From 2009 onwards President Obama spent lavishly on wind and solar farms – most of which went bust and now lie abandoned – while he also decided to close America’s $300m hydrogen energy research programme within days of arriving at the White House.
Today, in 2021, Prime Minister Boris Johnson’s £12 billion ‘Green Revolution’ is making exactly the same disastrous policy errors.
First and foremost, the energy sources patronised by Mr Johnson and being inflicted on the North of England are not ‘renewable’, nor ever have been – and they are certainly not ‘recyclable’ in any way. Once energy is gone, it’s gone.
After 20 years’ operation, both wind and solar energy types fail completely and require total replacement. The decommissioning costs of removing wind farms across the UK from 2030 onwards will run into billions. Solar cells cannot be recycled, nor the precious metals easily removed, and will inevitably end up in landfill.
Both wind and solar require plenty of fossil fuel energy to build them, and the total energy produced by the former will never cover the cost of installation or of its eventual decommissioning and removal.
The one Great Hope for the North of England is fracking, or shale gas – the one and only energy source that could most dramatically regenerate the economy and living standards of Lancashire and Yorkshire in as little as 10 years.
Yet the UK government halted all fracking back in 2019. A UK government regulation requires drilling to stop if it causes earth tremors above a 0.5 magnitude – the same level recorded when a truck passes your house.
In the US, fracking revived some of the poorest areas of the Midwest and beyond its huge energy contribution has greatly, and unexpectedly, re-launched America’s chemicals sector – always a big employer – by supplying fuel cheap enough to enable it to compete for the first time in decades with China and India. It could have the same impact in the UK.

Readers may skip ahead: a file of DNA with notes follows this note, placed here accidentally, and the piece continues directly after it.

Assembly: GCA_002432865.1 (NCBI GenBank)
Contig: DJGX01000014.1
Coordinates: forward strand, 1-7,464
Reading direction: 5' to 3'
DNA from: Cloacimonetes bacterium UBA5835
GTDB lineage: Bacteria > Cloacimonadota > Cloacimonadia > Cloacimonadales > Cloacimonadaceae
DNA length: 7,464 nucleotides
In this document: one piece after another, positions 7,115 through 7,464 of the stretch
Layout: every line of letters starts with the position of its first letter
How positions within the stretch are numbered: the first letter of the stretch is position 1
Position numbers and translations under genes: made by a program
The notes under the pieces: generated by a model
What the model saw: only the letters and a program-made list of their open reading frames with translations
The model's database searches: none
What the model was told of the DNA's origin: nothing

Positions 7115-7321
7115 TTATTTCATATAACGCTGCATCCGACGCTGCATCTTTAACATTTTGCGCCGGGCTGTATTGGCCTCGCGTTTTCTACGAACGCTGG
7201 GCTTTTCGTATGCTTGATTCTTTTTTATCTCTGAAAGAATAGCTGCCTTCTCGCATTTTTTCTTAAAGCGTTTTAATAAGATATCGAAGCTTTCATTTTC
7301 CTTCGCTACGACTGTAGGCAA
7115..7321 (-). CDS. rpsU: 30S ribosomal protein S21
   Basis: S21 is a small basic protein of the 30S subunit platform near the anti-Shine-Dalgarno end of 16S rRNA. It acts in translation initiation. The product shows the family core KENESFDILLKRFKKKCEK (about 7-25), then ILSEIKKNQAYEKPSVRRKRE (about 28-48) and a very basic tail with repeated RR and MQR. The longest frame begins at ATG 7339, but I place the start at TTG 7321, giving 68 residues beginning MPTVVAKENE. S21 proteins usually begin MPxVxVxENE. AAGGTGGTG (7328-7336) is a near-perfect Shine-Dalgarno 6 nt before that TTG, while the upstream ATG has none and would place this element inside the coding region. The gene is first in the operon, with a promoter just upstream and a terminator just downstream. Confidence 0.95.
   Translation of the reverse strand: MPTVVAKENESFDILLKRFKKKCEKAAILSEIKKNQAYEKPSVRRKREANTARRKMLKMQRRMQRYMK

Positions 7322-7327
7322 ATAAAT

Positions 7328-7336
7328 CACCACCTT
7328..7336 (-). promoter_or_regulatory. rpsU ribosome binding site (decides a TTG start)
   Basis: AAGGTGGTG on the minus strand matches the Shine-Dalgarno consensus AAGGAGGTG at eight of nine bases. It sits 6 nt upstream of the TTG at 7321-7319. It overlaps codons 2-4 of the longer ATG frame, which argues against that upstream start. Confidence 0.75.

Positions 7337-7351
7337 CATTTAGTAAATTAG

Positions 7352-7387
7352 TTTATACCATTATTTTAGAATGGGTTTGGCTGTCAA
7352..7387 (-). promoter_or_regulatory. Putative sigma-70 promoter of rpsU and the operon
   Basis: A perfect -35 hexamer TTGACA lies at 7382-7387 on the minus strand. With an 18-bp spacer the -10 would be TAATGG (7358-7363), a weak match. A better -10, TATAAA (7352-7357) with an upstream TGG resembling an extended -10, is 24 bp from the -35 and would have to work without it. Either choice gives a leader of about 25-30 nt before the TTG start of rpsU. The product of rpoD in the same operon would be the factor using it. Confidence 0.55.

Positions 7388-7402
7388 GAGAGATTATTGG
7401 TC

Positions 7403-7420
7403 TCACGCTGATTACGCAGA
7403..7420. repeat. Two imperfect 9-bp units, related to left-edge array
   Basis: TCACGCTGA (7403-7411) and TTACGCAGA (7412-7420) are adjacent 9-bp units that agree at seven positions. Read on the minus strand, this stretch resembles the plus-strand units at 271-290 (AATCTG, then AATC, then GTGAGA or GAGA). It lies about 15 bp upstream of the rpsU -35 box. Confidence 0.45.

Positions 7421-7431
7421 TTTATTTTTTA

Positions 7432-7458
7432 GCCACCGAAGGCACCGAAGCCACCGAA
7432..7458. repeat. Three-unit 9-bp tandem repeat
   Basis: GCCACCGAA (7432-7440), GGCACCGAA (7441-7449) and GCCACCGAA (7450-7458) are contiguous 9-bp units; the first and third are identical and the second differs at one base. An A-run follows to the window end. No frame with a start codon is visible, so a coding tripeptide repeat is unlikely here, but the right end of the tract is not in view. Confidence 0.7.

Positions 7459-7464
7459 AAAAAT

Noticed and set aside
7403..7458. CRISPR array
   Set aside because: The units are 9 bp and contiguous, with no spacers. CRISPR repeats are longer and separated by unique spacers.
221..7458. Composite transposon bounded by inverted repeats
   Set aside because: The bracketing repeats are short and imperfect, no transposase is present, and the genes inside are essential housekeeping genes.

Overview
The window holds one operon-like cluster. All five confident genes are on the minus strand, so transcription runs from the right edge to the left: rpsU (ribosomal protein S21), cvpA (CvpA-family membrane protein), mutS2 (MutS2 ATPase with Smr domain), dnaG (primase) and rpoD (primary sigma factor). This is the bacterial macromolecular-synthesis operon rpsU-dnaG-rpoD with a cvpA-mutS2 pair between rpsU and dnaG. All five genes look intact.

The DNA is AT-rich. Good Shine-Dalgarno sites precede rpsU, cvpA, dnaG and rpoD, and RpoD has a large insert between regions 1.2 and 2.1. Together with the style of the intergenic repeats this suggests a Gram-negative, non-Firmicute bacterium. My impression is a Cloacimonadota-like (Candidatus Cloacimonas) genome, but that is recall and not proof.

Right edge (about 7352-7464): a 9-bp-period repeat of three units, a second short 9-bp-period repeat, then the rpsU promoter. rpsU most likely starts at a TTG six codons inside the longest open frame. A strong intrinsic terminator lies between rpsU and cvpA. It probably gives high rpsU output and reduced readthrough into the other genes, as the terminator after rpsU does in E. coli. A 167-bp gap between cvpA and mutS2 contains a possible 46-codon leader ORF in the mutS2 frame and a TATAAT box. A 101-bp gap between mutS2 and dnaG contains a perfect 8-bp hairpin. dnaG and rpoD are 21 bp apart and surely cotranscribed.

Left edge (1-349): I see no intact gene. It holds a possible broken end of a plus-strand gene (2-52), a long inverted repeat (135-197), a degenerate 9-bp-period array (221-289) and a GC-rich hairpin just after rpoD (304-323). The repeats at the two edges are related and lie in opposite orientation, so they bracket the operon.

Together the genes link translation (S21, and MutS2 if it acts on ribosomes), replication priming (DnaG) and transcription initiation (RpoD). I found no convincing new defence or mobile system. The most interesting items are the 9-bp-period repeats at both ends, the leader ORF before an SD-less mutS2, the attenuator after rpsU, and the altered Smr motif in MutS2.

When a fracking rig finally departs, all that is left is a field of grass and a small concrete plug – not the enormous concrete base plates and deep piles left behind by wind turbines which will cost millions to remove.
Mr Johnson, you remember, switched sides to support the £110 billion HS2 rail link; to impose barely used cycle lanes in London at a cost of £1.2bn; proposed an imaginary mega-airport in the Thames Estuary; spent £37m on planning the ill-fated Garden Bridge in Battersea, south London; and hatched an absurd plan to build a bridge between Scotland and Northern Ireland.
Perhaps his most absurd claim is that 250,000 new jobs will be created from his green strategy. For decades this figure has been touted by environmentalists, but the reality is likely to be less than 10,000. The number of traditional jobs lost is rarely mentioned but could be north of 600,000 over the next 10 years.
Worst of all, there is absolutely no market demand for wind and solar. As soon as subsidies end, they disappear. Some 80% of solar installers have gone bust since 2011, leaving those who need maintenance with roofs covered in failing, moss-covered cells.
The sole, practical element to the plans is the inclusion of hydrogen. The North West now has a cluster of world class hydrogen development companies, including Powerhouse Energy plc that is producing the gas from burning plastic waste.
However, the regional HyNet network believes hydrogen will be the key fuel for heavy, long-range vehicles such as trucks and coaches – but never for the heating hundreds of thousands of homes as forecast by Mr Johnson.
In America in 2020, where Obama’s former vice president has now taken over the top job, the much-heralded New Green Deal is planned in detail and ready to go. And the same energy sources that failed Obama so quickly and miserably last time will certainly soon fail again.
Marcus Gibson, an ex-FT tech correspondent and columnist, believes the UK’s SMEs are utterly essential to any future revival of the economy, especially outside the South East of England. His index of UK SMEs profiles thousands of the best companies.